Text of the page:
March 8, 1999
Appeal from the Supreme Court, Nassau County (Levitt, J.).
Ordered that the order and judgment is reversed, on the law, with costs, the motion is denied, the cross motion is granted, the arbitration award is vacated, and the petition is dismissed.
We agree with the appellant that the subject arbitration award must be vacated since it is violative of public policy (see, Garrity v. Lyle Stuart, Inc., 40 N.Y.2d 354; cf., Matter of Sprinzen [Nomberg], 46 N.Y.2d 623, 631; cf., Matter of Meehan v. Nassau Community Coll., 152 A.D.2d 313). The record demonstrates that the statements underlying the petitioner's defamation claim against his former employer were made during the course of a quasi-judicial administrative investigation conducted by the National Association of Securities Dealers, and that the statements in question were therefore absolutely privileged (see, Herzfeld Stern v. Beck, 175 A.D.2d 689, 691; cf., Ritzcovan v. Burger, 251 A.D.2d 393; Harms v. Riordan-Bellizi, 223 A.D.2d 624, 625).
It is well settled that "[p]ublic policy mandates that certain communications, although defamatory, cannot serve as the basis for the imposition of liability in a defamation action" (Toker v. Pollak, 44 N.Y.2d 211, 218). In accord with this principle, it has been held that due to compelling public policy reasons (see, Liberman v. Gelstein, 80 N.Y.2d 429, 437), statements uttered in the course of judicial or quasi-judicial proceedings are absolutely privileged so long as they are material and pertinent to the questions involved notwithstanding the motive with which they are made (see, Herzfeld Stern v. Beck, supra; see also, Wiener v. Weintraub, 22 N.Y.2d 330; Allan Allan Arts v. Rosenblum, 201 A.D.2d 136, cert denied 516 U.S. 914; Park Knoll Assocs. v. Schmidt, 59 N.Y.2d 205, 208-209; Romeo v. Village of Fishkill, 248 A.D.2d 700). Moreover, while arbitrators are afforded wide discretion in matters submitted to them upon the consent of the parties, an award which is violative of public policy will not be permitted to stand (see, Garrity v. Lyle Stuart, Inc. supra; Matter of Meehan v. Nassau Community Coll., supra; cf., Hackett v. Milbank, Tweed, Hadley McCoy, 86 N.Y.2d 146, 155).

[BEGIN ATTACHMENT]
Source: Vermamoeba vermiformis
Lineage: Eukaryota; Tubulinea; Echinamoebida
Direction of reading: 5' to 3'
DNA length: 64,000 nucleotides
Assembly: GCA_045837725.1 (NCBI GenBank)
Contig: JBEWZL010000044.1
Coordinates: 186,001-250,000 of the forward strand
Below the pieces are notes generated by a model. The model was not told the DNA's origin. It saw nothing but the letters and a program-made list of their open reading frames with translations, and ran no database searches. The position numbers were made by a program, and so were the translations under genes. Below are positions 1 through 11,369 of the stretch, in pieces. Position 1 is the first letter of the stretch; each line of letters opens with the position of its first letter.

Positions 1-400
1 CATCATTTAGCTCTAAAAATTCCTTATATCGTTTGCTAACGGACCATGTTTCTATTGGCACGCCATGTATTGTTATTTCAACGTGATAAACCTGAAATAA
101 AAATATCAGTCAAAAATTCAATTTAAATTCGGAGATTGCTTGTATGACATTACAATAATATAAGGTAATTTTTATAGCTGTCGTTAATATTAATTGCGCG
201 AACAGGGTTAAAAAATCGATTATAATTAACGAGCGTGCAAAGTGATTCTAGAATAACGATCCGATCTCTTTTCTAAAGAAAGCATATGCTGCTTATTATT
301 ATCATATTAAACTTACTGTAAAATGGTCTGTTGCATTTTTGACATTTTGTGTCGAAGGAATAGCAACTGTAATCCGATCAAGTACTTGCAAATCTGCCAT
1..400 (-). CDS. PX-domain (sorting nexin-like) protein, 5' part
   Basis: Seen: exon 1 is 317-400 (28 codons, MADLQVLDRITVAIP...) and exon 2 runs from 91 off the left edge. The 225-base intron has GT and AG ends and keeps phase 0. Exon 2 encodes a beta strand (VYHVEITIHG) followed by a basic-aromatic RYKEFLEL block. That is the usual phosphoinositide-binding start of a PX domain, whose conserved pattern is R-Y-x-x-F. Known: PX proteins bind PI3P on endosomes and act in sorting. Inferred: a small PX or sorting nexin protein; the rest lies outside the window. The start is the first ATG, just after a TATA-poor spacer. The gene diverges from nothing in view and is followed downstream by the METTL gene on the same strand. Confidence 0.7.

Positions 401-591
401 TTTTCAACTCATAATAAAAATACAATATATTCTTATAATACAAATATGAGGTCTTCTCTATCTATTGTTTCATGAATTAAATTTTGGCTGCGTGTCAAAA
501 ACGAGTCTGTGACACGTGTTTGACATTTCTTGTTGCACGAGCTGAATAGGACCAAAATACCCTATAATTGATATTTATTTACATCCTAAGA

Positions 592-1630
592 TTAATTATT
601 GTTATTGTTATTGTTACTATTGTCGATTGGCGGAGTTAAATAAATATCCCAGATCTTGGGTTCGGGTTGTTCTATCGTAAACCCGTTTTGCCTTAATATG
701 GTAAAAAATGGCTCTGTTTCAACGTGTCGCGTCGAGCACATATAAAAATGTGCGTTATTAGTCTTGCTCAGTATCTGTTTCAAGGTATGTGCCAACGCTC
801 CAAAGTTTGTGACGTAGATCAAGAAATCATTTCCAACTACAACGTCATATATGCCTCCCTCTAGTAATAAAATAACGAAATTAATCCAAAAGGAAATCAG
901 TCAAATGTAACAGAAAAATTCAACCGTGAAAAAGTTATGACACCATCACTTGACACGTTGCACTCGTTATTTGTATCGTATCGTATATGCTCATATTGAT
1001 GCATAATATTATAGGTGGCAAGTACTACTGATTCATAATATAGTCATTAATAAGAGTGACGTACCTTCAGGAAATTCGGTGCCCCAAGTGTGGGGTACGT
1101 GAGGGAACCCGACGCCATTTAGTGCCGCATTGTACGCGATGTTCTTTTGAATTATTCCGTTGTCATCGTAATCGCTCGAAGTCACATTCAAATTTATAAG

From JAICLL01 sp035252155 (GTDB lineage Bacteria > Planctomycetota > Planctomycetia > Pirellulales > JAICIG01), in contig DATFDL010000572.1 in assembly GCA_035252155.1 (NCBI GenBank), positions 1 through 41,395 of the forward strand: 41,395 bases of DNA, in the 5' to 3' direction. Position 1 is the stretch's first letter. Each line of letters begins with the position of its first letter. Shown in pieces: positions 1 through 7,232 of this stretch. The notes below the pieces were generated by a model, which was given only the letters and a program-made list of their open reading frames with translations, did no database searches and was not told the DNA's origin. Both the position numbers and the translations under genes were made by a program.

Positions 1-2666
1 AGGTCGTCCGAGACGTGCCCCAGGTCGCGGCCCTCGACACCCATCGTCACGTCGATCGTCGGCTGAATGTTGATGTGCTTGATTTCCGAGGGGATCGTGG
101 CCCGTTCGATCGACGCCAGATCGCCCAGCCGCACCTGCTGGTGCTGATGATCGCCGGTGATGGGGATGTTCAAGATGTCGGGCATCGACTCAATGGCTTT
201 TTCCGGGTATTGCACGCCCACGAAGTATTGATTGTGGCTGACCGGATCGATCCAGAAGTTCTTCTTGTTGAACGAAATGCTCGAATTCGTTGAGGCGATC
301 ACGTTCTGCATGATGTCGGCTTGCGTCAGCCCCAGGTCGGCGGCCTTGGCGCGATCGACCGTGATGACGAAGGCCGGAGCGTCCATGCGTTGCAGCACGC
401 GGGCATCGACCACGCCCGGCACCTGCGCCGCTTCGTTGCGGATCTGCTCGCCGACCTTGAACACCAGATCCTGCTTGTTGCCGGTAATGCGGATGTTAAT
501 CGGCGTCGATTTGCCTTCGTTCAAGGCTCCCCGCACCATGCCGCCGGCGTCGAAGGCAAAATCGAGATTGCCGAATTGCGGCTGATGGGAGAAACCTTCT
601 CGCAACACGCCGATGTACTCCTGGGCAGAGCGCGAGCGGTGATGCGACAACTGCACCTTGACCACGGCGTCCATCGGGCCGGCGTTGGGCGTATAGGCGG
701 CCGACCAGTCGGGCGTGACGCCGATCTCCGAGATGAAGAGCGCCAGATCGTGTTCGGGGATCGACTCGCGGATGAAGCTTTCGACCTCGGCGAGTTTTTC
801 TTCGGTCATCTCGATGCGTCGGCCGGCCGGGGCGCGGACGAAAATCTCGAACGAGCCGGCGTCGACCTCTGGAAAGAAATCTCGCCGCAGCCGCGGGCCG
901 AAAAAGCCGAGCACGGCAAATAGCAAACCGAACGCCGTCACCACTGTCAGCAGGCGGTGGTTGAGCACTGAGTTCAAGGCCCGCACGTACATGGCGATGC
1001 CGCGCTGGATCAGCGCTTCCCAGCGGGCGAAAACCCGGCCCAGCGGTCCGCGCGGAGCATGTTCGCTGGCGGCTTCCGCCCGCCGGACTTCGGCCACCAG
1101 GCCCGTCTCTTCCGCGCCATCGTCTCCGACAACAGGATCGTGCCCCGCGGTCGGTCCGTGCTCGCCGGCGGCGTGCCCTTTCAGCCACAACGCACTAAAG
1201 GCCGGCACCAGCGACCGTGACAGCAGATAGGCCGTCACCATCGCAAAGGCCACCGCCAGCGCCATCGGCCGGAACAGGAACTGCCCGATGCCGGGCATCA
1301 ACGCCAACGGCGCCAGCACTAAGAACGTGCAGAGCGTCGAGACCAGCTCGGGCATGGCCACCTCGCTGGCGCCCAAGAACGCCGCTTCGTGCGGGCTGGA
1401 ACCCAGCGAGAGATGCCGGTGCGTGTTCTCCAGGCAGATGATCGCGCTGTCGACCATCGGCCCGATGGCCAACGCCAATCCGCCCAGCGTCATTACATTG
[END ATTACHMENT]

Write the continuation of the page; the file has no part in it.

The challenged arbitration award operates to completely negate the compelling public policy concerns underlying the privilege, i.e., the need to encourage the free and open disclosure of information relevant to potential securities violations (see, Toker v. Pollak, supra, at 223; Herzfeld Stern v. Beck, supra, at 691-692; Wiener v. Weintraub, supra, at 332; cf., Matter of Board of Educ. [Buffalo Council of Supervisors Adm'rs], 52 A.D.2d 220). Under the circumstances, the arbitration award must be vacated and the petition dismissed.
S. Miller, J. P., Thompson, Friedmann and Florio, JJ., concur.